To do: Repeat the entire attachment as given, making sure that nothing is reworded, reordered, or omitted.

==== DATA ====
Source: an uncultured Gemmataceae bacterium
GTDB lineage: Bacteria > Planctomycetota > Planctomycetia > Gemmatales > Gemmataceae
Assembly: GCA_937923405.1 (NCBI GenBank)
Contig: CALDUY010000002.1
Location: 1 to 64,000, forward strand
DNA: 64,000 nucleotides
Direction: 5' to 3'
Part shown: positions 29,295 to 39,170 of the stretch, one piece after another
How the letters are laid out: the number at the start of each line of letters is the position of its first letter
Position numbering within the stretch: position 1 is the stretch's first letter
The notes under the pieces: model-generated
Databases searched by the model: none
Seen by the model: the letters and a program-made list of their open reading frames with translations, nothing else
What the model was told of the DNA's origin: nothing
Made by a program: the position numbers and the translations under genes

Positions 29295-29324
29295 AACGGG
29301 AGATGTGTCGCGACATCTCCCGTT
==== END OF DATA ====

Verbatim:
Source: an uncultured Gemmataceae bacterium
GTDB lineage: Bacteria > Planctomycetota > Planctomycetia > Gemmatales > Gemmataceae
Assembly: GCA_937923405.1 (NCBI GenBank)
Contig: CALDUY010000002.1
Location: 1 to 64,000, forward strand
DNA: 64,000 nucleotides
Direction: 5' to 3'
Part shown: positions 29,295 to 39,170 of the stretch, one piece after another
How the letters are laid out: the number at the start of each line of letters is the position of its first letter
Position numbering within the stretch: position 1 is the stretch's first letter
The notes under the pieces: model-generated
Databases searched by the model: none
Seen by the model: the letters and a program-made list of their open reading frames with translations, nothing else
What the model was told of the DNA's origin: nothing
Made by a program: the position numbers and the translations under genes

Positions 29295-29324
29295 AACGGG
29301 AGATGTGTCGCGACATCTCCCGTT